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Robert Graves (1895–1985). Fairies and Fusiliers. 1918.

7. Goliath and David

(For D. C. T., Killed at Fricourt, March, 1916)

YET once an earlier David took

Smooth pebbles from the brook:

Out between the lines he went

To that one-sided tournament,

A shepherd boy who stood out fine

And young to fight a Philistine

Clad all in brazen mail. He swears

That he’s killed lions, he’s killed bears,

And those that scorn the God of Zion

Shall perish so like bear or lion.

But … the historian of that fight

Had not the heart to tell it right.

Striding within javelin range,

Goliath marvels at this strange

Goodly-faced boy so proud of strength.

David’s clear eye measures the length;

With hand thrust back, he cramps one knee,

Poises a moment thoughtfully,

And hurls with a long vengeful swing.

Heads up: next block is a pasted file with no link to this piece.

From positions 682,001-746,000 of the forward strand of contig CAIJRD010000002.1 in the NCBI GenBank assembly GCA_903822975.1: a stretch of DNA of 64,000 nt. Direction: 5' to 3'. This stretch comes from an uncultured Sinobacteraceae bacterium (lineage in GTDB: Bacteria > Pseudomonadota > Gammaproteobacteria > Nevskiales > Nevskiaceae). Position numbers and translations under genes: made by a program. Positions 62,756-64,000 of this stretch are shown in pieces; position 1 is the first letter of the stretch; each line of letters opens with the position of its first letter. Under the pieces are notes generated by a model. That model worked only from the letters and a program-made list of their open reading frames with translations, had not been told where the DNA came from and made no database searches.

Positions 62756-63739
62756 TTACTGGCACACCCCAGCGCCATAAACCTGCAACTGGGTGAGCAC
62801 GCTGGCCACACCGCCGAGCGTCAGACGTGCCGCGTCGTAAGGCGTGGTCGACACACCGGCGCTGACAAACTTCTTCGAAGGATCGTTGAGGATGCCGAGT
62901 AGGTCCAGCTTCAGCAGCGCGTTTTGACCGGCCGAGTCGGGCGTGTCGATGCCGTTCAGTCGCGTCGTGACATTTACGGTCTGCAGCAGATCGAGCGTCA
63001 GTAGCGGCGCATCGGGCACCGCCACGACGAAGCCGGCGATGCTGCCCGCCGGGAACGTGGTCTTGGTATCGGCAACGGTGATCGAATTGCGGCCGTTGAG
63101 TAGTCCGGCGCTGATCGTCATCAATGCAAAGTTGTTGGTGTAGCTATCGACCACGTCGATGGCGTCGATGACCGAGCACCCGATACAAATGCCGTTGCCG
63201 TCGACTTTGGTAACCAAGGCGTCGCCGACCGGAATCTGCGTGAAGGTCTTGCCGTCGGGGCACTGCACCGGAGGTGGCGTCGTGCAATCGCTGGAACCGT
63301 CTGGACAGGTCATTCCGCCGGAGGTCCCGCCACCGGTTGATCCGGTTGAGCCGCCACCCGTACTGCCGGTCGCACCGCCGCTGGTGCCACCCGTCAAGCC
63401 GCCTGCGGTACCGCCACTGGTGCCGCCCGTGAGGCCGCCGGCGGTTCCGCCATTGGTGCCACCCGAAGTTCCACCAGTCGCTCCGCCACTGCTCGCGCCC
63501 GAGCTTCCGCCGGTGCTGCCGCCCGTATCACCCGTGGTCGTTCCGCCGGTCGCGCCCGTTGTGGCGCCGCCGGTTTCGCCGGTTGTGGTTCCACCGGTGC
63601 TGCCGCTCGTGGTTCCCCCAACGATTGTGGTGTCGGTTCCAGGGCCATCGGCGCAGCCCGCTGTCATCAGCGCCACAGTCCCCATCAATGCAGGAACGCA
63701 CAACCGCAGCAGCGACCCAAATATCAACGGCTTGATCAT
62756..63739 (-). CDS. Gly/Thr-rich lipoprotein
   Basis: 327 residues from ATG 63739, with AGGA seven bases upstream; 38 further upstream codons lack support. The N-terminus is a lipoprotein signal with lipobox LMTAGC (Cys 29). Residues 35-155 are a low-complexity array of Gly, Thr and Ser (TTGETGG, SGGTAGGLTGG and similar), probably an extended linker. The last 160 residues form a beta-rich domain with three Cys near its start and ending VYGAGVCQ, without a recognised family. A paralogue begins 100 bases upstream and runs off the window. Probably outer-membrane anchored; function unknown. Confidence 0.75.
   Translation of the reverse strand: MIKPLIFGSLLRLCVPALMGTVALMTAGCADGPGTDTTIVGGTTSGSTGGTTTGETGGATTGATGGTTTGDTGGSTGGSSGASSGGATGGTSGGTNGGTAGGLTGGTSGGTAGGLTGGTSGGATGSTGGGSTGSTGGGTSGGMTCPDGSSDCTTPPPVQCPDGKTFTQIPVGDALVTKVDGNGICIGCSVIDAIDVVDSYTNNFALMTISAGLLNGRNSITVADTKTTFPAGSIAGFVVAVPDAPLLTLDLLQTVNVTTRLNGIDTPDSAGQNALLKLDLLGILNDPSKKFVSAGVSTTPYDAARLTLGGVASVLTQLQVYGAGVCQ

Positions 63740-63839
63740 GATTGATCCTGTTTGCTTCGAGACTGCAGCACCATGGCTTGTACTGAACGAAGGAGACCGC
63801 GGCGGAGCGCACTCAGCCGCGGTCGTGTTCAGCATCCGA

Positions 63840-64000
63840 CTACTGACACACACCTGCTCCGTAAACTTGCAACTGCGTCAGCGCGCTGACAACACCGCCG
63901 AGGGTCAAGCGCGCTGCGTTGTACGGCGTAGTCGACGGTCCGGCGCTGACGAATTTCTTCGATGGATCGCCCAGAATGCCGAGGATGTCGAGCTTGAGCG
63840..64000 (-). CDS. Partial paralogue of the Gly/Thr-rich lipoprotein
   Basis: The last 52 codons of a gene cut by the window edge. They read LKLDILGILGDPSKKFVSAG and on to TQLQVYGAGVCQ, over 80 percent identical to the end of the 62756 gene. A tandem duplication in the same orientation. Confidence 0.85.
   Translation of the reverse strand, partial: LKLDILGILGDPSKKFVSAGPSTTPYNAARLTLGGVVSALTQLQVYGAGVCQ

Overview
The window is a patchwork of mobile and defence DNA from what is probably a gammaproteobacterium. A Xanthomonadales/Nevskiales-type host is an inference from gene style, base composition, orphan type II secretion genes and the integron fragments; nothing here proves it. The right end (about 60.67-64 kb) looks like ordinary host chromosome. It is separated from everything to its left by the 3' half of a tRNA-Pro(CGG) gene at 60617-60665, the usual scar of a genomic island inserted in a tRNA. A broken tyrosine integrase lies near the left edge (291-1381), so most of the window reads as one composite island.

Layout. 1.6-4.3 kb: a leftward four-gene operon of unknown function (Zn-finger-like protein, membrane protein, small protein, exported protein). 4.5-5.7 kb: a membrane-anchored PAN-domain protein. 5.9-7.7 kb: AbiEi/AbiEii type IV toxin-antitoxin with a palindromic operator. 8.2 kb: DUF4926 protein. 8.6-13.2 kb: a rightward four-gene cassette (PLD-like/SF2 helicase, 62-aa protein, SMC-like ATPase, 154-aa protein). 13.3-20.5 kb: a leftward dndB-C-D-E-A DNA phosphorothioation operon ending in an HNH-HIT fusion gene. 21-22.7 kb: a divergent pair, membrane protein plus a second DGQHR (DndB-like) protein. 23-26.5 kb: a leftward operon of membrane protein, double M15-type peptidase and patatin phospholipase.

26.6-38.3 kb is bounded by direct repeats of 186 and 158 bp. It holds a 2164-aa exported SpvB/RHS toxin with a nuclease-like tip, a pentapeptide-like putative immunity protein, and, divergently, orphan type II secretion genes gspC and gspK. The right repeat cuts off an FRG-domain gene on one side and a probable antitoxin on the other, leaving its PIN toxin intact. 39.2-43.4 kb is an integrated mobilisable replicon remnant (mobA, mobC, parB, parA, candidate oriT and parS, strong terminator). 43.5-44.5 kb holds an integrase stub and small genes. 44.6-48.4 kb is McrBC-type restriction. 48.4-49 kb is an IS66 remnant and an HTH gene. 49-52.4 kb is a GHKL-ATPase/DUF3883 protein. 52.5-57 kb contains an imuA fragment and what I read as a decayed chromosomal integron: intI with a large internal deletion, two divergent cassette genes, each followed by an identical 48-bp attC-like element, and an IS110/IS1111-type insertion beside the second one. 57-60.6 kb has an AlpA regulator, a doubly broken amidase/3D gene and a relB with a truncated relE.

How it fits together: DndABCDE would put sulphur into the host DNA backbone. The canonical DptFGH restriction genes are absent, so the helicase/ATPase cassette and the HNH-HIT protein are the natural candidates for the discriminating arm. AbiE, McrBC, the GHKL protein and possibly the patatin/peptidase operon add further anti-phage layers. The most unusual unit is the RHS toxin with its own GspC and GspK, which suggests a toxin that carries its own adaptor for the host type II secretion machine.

The pebble, humming from the sling

Like a wild bee, flies a sure line

For the forehead of the Philistine;

Then … but there comes a brazen clink,

And quicker than a man can think

Goliath’s shield parries each cast.

Clang! clang! and clang! was David’s last.

Scorn blazes in the Giant’s eye,

Towering unhurt six cubits high.

Says foolish David, “Damn your shield!

And damn my sling! but I’ll not yield.”

He takes his staff of Mamre oak,

A knotted shepherd-staff that’s broke

The skull of many a wolf and fox

Come filching lambs from Jesse’s flocks.

Loud laughs Goliath, and that laugh

Can scatter chariots like blown chaff

To rout; but David, calm and brave,

Holds his ground, for God will save.

Steel crosses wood, a flash, and oh!

Shame for beauty’s overthrow!

(God’s eyes are dim, His ears are shut.)

One cruel backhand sabre-cut—

“I’m hit! I’m killed!” young David cries,

Throws blindly forward, chokes … and dies.

And look, spike-helmeted, grey, grim,

Goliath straddles over him.